Radioulnar Synostosis Clinical Presentation

Updated: Aug 29, 2018
  • Author: Raymond Wurapa, MD; Chief Editor: Harris Gellman, MD  more...
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Presentation

History and Physical Examination

Functional deficits associated with congenital radioulnar synostosis depend on the severity of the deformity and on whether or not it is bilateral. In cases involving severe, fixed forearm pronation deformity, the patient cannot compensate for the resulting functional limitations by using scapular and glenohumeral motion. The forearm usually lies in the pronated or hyperpronated position.

Hypermobility at the midcarpal and radiocarpal joints can disguise this lack of forearm rotation, particularly with neutral or mild pronation deformities. There is usually full or nearly full elbow range of motion, with flexion contractures rarely exceeding 30º. An abnormal carrying angle of the elbow or a shortening of the forearm may be observed.

Pain is usually not a presenting symptom until the teenage years, when progressive and symptomatic radial head subluxation may be noted. This accounts for the delayed clinical diagnosis in many cases, but it also indicates that function may be satisfactory. The disability is most significant in bilateral cases with severe pronation. Children may initially have a reduced radial head and in adolescence may develop symptomatic radial head subluxation. Therefore, radiographic follow-up is necessary.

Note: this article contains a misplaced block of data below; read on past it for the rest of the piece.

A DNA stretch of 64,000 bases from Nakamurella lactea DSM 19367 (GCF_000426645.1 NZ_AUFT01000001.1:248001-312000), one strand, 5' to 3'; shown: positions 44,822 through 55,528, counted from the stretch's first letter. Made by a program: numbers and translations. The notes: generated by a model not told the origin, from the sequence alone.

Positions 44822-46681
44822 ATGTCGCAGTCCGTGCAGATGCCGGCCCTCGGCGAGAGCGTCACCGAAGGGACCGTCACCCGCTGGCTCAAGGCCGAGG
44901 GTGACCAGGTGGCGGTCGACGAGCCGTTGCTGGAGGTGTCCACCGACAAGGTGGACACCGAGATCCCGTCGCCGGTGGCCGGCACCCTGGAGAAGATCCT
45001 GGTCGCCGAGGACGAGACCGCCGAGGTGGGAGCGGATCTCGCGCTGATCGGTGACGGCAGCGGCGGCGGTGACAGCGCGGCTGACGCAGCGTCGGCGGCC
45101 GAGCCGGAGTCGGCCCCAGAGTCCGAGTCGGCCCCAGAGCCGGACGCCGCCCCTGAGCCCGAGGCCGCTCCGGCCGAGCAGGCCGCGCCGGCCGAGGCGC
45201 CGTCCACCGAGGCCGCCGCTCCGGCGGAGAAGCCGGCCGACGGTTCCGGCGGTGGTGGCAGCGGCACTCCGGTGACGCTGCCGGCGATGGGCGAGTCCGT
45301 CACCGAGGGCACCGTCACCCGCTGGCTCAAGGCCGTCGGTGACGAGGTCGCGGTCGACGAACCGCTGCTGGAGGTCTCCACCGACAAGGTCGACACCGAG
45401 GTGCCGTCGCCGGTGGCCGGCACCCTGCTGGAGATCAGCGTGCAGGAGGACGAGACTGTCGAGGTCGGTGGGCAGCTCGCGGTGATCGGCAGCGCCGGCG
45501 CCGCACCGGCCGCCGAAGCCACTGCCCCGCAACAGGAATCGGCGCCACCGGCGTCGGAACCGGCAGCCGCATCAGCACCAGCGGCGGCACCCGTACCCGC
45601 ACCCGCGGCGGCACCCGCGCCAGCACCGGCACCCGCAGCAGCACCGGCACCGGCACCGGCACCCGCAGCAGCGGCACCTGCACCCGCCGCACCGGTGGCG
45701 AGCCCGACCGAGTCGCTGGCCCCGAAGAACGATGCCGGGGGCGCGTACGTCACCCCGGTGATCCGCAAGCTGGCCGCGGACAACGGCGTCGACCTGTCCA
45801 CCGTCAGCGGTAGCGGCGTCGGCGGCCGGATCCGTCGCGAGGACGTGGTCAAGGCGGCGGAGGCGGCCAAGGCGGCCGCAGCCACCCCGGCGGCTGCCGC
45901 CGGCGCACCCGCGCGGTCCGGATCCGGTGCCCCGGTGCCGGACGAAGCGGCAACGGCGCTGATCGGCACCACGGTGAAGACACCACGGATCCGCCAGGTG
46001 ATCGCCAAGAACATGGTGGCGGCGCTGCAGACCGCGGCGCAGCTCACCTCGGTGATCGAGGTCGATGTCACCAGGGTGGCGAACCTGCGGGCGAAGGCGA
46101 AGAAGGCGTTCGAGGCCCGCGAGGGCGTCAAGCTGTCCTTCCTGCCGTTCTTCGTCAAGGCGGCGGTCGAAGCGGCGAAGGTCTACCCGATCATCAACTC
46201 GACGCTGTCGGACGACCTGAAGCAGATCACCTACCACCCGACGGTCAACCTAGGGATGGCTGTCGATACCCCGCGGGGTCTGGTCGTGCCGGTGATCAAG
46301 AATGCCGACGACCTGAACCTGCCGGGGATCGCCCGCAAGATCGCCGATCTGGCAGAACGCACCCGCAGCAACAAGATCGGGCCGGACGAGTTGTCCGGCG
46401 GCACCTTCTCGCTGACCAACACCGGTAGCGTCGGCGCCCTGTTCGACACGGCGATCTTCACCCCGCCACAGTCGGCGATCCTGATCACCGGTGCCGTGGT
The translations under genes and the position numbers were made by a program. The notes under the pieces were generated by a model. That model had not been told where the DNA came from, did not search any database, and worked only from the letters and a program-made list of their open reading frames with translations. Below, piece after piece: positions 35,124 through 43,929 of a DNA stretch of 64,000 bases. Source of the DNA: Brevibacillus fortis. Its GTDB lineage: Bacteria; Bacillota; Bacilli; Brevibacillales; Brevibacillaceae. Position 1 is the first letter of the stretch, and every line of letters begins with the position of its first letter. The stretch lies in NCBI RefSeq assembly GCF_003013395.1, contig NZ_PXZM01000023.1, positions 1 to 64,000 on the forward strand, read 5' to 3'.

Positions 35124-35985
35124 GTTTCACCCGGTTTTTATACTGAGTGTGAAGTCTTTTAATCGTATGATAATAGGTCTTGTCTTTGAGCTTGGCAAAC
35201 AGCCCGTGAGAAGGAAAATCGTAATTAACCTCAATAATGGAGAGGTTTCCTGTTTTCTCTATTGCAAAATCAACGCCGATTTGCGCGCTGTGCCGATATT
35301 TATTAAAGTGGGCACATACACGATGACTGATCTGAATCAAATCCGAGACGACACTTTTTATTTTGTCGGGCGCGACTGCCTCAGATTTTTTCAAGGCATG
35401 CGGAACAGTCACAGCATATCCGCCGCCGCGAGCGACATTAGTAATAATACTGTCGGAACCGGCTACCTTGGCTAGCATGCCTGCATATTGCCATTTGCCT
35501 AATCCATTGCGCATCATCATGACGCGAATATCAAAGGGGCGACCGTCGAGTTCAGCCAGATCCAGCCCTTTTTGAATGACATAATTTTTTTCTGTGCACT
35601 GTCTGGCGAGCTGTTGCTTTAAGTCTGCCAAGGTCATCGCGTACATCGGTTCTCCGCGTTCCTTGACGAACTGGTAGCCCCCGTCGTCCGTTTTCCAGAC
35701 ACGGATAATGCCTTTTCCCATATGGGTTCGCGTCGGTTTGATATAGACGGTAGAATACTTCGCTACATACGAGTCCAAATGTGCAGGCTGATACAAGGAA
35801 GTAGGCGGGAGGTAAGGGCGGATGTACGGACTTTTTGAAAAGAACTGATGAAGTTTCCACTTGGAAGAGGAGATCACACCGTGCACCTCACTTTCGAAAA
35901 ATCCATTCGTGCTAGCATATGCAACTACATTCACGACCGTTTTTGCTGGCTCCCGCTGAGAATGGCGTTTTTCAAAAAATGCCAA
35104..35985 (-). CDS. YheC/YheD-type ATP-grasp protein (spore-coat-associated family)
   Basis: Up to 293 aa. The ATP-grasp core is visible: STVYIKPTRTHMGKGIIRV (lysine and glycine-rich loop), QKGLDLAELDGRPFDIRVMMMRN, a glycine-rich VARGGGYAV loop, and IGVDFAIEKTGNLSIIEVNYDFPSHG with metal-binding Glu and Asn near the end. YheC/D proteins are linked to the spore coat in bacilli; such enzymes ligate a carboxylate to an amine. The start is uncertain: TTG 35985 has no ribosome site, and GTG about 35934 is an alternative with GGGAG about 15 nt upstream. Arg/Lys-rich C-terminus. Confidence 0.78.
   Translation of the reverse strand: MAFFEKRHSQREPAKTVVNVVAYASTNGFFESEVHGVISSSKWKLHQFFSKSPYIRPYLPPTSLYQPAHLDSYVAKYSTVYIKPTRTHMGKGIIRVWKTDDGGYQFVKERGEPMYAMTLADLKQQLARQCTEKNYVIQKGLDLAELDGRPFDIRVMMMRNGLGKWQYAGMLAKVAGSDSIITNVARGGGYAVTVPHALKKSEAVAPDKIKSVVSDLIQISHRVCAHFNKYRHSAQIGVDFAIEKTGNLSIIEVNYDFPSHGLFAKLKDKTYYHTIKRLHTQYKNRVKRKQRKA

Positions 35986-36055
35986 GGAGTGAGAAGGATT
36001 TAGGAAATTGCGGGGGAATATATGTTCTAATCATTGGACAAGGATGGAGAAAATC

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Classification

Wilkie divided congenital synostosis into the following two types on the basis of the proximal radioulnar junction [20] :

  • Type 1 - Complete synostosis has occurred, with the radius and ulna fused proximally for a variable distance
  • Type 2 - Less involved, and may exist as a partial union; this type involves the region just distal to the proximal radial epiphysis and is associated with radial head dislocation

Cleary and Omer described four types of congenital synostosis, as follows [17] :

  • Fibrous synostosis
  • Bony synostosis
  • Associated posterior dislocation of the radius
  • Associated anterior dislocation of the radius

Simmons et al considered congenital synostosis to be a spectrum of anomalies in which the synostosis occurred in varying lengths, with or without involvement of the radial head. [21]

Posttraumatic radioulnar synostosis has been classified into the following three types on the basis of location:

  • Type 1 - Least common; occurs in the distal forearm
  • Type 2 - Occurs in the midforearm
  • Type 3 - Occurs in the proximal forearm
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